Minerals identify

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Jimthompsonite

Inosilicates

Jimthompsonite is a magnesium silicate mineral with formula: (Mg,Fe2+)5Si6O16(OH)2. It is a triple chain silicate (or inosilicate) along with clinojimthompsonite and chesterite. They were described in 1977 by Burham and Veblen. They attracted great mineralogical attention because they were the first examples of new chain silicate structures among a large group known as biopyriboles whose name is derived from the words biotite , pyroxene.

James B. Thompson, Jr. postulated the existence of the new biopyroles in 1970. The theory proved correct when jimthompsonite, clinojimthompsonite and chesterite were discovered in the Carlton Quarry in Windsor County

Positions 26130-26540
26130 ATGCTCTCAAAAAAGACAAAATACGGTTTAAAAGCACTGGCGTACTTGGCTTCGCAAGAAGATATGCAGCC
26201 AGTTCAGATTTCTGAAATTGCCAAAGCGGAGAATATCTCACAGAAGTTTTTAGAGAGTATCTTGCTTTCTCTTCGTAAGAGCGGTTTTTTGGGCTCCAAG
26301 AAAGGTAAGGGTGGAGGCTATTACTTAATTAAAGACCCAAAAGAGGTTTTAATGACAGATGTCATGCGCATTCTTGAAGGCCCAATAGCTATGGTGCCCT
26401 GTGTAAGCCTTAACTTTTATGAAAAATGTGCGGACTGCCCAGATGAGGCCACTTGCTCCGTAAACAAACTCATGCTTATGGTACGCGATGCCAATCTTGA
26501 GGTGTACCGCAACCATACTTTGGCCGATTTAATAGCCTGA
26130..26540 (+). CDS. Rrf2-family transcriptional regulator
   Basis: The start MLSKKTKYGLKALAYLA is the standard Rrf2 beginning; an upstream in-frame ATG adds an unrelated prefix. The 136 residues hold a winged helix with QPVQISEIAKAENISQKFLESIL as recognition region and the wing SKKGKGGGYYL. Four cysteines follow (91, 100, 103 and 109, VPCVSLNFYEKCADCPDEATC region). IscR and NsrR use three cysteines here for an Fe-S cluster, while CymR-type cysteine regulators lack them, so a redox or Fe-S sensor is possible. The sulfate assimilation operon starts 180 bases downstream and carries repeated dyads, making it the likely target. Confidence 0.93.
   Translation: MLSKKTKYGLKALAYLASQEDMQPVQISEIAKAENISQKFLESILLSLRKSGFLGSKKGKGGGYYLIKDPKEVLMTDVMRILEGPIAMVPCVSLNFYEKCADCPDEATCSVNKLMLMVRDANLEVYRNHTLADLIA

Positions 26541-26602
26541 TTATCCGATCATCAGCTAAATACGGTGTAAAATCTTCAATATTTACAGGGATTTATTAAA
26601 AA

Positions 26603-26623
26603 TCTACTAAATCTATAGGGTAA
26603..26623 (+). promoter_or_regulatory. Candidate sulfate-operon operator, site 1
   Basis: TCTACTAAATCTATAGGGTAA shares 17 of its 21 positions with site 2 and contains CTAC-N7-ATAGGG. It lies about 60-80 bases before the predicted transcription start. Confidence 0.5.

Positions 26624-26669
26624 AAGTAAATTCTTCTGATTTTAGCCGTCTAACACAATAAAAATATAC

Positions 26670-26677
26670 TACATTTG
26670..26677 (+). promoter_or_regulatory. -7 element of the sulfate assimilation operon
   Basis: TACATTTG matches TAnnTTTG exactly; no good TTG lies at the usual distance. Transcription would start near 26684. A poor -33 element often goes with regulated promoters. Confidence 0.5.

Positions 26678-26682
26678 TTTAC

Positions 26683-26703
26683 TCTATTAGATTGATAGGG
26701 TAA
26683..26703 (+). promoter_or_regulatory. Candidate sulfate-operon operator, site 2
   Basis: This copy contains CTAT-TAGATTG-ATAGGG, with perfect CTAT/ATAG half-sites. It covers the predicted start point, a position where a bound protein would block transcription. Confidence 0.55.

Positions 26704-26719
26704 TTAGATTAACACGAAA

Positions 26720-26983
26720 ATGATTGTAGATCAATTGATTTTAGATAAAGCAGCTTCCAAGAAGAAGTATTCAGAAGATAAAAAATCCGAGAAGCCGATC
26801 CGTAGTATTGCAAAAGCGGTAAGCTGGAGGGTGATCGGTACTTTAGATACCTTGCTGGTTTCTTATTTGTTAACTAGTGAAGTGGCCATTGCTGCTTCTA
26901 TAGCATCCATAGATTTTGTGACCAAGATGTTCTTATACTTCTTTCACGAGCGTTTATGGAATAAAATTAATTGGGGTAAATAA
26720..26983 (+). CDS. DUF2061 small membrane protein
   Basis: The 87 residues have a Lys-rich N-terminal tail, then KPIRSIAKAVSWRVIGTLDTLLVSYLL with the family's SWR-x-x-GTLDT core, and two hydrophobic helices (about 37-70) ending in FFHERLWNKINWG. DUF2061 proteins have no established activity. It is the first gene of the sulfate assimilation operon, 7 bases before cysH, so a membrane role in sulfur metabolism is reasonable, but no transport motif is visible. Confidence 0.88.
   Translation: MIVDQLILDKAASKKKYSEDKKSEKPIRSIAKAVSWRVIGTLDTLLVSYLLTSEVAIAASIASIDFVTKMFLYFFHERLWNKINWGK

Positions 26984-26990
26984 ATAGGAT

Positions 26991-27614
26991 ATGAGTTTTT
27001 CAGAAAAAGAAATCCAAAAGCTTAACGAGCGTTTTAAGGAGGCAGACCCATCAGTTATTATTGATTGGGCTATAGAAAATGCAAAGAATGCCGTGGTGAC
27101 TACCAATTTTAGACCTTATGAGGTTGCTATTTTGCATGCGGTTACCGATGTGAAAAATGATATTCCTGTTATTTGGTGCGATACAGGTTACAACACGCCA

The new minerals are found intergrown with the amphiboles anthophyllite in sprays up to 5 cm long. They are all colorless to pale pinkish-brown and transparent. As for pyroxene and amphiboles, the type of chain structure dictates the angle between the two distinctive cleavages.

The cleavages of jimthompsonite are at 142 degrees and 38 degrees, and 135 degrees and 45 for chesterite; compared to the cleavage angles of pyroxene at about 94 degrees and 86 degrees and amphibole about 124 and 56 degrees.

Identification

Color of mineral

Pink
Brown

Mohs scale ( mineral hardness )

2
2.5

Density ( specific gravity )

1.605
1.626
1.633

Crystal ( diaphaneity )

Orthorhombic